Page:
types of truffles
Winter Black TruffleTuber Melanosporum; Tuber Brumale Vitt; Extra Melanosporum; Tuber Aestium Vitt; also Asian Tuber Indicum: Also known by the names of “Périgord Truffle” or “The Black Diamond of Provence”. It is harvested mainly in Italy, Spain, and France, where it grows under the shade of oaks, hazelnut, chestnut elm and poplar trees, typically from November to March, peaking in January and February. Contrary to popular misconceptions, no country’s truffle is superior to the other. Weather disparities between the different regions may produce a bigger crop in one country one year, but a smaller one the next. Fresh black truffles are by far the most highly sought-after variety of this mushroom, although they fetch extraordinarily high prices. The winter black truffle is actually more of grayish-brownish black on the outside, with white spidery veins on the inside that indicate maturity (the summer variety will be of a more brownish color, but are the same size). It weights typically between 2-3oz.
The Winter Black Truffle is highly sought after for its earthy, subtle aroma, and a taste once described as mixture of “chocolate and earth”.
Winter White TruffleTuber Magnatum Pico: This truffle is often called a “Piedmont Truffle” or the “White Truffle from Alba” or “Italian White Truffle”, which indicates where the truffle originates, not the species of fungi. The only difference between summer and winter white truffles is that one is harvested in the summer and the other in the winter. It’s pretty much straightforward. This truffle is celebrated for its garlicky flavor, reminiscent of shallots, and also an intense earthy and musky aroma. Fresh white truffles are not a pure white, but more of a yellowish color, with a smooth exterior. Although many people it an “Italian” truffle, because it is mainly found in Northern and Central Italy, especially Piedmont, Tuscany and Marches, you can also find white truffles in Croatia, as well as other parts of Europe.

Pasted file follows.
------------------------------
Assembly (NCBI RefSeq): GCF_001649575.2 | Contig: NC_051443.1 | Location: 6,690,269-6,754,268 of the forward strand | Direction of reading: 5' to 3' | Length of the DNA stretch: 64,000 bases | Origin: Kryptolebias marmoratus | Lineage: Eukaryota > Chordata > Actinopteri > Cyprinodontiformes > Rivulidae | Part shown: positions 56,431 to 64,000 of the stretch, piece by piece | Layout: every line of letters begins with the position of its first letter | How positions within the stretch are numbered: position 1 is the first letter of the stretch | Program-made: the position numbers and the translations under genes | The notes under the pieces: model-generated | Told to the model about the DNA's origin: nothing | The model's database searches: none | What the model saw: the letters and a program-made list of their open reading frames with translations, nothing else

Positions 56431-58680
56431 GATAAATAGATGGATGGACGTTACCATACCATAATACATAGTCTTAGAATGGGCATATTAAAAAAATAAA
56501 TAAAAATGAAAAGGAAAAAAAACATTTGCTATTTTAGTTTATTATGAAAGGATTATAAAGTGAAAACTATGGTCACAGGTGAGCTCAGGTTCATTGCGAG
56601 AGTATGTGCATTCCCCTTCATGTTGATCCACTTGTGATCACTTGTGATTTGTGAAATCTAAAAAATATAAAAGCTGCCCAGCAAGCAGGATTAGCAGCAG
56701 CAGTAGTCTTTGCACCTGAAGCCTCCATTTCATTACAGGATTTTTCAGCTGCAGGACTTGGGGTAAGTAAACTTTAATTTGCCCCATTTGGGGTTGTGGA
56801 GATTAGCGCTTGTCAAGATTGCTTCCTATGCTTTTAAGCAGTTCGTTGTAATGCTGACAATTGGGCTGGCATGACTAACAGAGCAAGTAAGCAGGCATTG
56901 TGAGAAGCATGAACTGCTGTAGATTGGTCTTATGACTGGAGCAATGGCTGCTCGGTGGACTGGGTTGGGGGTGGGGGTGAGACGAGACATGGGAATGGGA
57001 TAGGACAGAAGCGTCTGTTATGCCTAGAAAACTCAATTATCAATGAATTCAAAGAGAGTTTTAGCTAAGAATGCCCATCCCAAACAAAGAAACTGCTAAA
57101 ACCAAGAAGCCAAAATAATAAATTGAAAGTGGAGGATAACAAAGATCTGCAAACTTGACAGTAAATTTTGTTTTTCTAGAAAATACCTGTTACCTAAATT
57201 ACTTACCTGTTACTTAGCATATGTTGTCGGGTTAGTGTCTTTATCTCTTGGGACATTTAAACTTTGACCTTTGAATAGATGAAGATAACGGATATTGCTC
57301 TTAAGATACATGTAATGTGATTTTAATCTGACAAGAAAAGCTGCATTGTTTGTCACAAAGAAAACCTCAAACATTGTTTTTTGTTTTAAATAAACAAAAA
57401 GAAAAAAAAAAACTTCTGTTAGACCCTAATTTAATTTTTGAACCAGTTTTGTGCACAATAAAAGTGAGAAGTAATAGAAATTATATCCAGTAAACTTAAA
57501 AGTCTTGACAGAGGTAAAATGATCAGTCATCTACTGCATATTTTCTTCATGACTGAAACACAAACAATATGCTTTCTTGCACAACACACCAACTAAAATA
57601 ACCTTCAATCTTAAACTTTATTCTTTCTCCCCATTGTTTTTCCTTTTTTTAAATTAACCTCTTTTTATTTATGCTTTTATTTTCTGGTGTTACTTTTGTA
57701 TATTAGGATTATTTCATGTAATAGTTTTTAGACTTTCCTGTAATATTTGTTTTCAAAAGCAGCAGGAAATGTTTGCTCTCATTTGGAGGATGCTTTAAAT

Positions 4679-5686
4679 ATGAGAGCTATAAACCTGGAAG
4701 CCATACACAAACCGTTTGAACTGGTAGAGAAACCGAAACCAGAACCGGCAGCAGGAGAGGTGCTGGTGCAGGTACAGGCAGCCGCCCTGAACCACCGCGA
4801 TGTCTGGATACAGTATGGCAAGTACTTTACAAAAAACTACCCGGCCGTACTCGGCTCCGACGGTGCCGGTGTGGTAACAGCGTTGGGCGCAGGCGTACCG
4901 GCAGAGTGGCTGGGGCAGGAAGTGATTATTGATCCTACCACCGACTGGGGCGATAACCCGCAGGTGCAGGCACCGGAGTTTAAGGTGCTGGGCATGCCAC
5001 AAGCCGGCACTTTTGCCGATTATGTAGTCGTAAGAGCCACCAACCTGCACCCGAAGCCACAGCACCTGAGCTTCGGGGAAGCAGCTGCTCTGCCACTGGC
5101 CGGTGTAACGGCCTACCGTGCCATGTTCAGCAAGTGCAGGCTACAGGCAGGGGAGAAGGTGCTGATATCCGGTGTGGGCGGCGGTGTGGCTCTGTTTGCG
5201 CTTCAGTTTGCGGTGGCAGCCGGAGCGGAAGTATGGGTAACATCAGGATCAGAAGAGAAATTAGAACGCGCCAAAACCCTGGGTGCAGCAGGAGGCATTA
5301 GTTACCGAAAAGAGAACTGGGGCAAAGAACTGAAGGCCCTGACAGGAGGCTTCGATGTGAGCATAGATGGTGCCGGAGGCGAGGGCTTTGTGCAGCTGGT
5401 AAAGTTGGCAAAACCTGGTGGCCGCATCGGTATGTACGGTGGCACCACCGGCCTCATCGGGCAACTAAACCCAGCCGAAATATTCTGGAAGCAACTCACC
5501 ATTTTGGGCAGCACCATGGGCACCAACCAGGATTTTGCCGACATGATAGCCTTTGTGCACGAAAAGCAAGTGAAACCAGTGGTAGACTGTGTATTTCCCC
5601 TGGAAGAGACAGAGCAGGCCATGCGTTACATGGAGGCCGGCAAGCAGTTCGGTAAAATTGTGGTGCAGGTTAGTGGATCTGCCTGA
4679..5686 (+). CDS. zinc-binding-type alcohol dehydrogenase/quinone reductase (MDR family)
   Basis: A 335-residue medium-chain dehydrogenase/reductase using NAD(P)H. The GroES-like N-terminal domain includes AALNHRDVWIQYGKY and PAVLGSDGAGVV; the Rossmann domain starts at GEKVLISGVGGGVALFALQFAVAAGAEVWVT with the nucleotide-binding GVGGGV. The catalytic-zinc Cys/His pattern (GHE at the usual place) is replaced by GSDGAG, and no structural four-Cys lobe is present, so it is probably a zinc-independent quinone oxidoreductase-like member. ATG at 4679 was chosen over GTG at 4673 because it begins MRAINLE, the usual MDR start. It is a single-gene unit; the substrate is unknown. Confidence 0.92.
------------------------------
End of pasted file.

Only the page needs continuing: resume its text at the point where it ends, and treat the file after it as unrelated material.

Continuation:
The main disadvantage of Winter White truffles (or any white truffle for that matter) is that although their aroma is intense, it tends to fade pretty quickly, as opposed to black truffles, which are more subtle, but have a longer longevity. Truffles have gas trapped inside of them, which they release as they are cut or shaved open. Since white truffles have more of this gas, they release more gas, thus are more aromatic. So although intense at the beginning, the gas evaporates and dissipates when the truffle is cooked. Yet this is exactly why white truffles make a magnificent first impression, and why they are primarily used uncooked, mainly shaved or sliced over already prepared dishes, so that their aroma will waft and envelop the dish.